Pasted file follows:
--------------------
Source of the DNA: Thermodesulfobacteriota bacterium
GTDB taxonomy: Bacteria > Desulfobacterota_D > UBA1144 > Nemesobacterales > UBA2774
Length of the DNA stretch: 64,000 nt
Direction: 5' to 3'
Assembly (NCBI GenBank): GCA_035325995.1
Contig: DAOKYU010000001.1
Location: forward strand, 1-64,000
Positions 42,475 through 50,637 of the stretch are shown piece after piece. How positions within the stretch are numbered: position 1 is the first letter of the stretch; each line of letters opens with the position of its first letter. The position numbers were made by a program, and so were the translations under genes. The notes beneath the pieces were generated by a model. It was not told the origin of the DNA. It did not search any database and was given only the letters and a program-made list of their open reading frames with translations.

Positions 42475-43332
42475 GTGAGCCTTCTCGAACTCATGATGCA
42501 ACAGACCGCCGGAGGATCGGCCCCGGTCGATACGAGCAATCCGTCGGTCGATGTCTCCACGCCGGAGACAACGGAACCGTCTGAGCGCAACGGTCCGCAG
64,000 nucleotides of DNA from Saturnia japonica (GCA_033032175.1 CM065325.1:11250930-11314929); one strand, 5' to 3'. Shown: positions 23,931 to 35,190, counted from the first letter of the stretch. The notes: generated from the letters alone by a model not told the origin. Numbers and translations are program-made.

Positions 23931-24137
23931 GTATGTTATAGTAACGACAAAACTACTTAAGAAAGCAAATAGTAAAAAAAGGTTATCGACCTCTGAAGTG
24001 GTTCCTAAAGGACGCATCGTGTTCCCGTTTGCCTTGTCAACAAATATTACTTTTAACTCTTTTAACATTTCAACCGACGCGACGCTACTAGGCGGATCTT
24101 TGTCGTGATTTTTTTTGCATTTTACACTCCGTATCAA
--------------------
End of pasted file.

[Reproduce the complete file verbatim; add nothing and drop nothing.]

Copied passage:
Source of the DNA: Thermodesulfobacteriota bacterium
GTDB taxonomy: Bacteria > Desulfobacterota_D > UBA1144 > Nemesobacterales > UBA2774
Length of the DNA stretch: 64,000 nt
Direction: 5' to 3'
Assembly (NCBI GenBank): GCA_035325995.1
Contig: DAOKYU010000001.1
Location: forward strand, 1-64,000
Positions 42,475 through 50,637 of the stretch are shown piece after piece. How positions within the stretch are numbered: position 1 is the first letter of the stretch; each line of letters opens with the position of its first letter. The position numbers were made by a program, and so were the translations under genes. The notes beneath the pieces were generated by a model. It was not told the origin of the DNA. It did not search any database and was given only the letters and a program-made list of their open reading frames with translations.

Positions 42475-43332
42475 GTGAGCCTTCTCGAACTCATGATGCA
42501 ACAGACCGCCGGAGGATCGGCCCCGGTCGATACGAGCAATCCGTCGGTCGATGTCTCCACGCCGGAGACAACGGAACCGTCTGAGCGCAACGGTCCGCAG
64,000 nucleotides of DNA from Saturnia japonica (GCA_033032175.1 CM065325.1:11250930-11314929); one strand, 5' to 3'. Shown: positions 23,931 to 35,190, counted from the first letter of the stretch. The notes: generated from the letters alone by a model not told the origin. Numbers and translations are program-made.

Positions 23931-24137
23931 GTATGTTATAGTAACGACAAAACTACTTAAGAAAGCAAATAGTAAAAAAAGGTTATCGACCTCTGAAGTG
24001 GTTCCTAAAGGACGCATCGTGTTCCCGTTTGCCTTGTCAACAAATATTACTTTTAACTCTTTTAACATTTCAACCGACGCGACGCTACTAGGCGGATCTT
24101 TGTCGTGATTTTTTTTGCATTTTACACTCCGTATCAA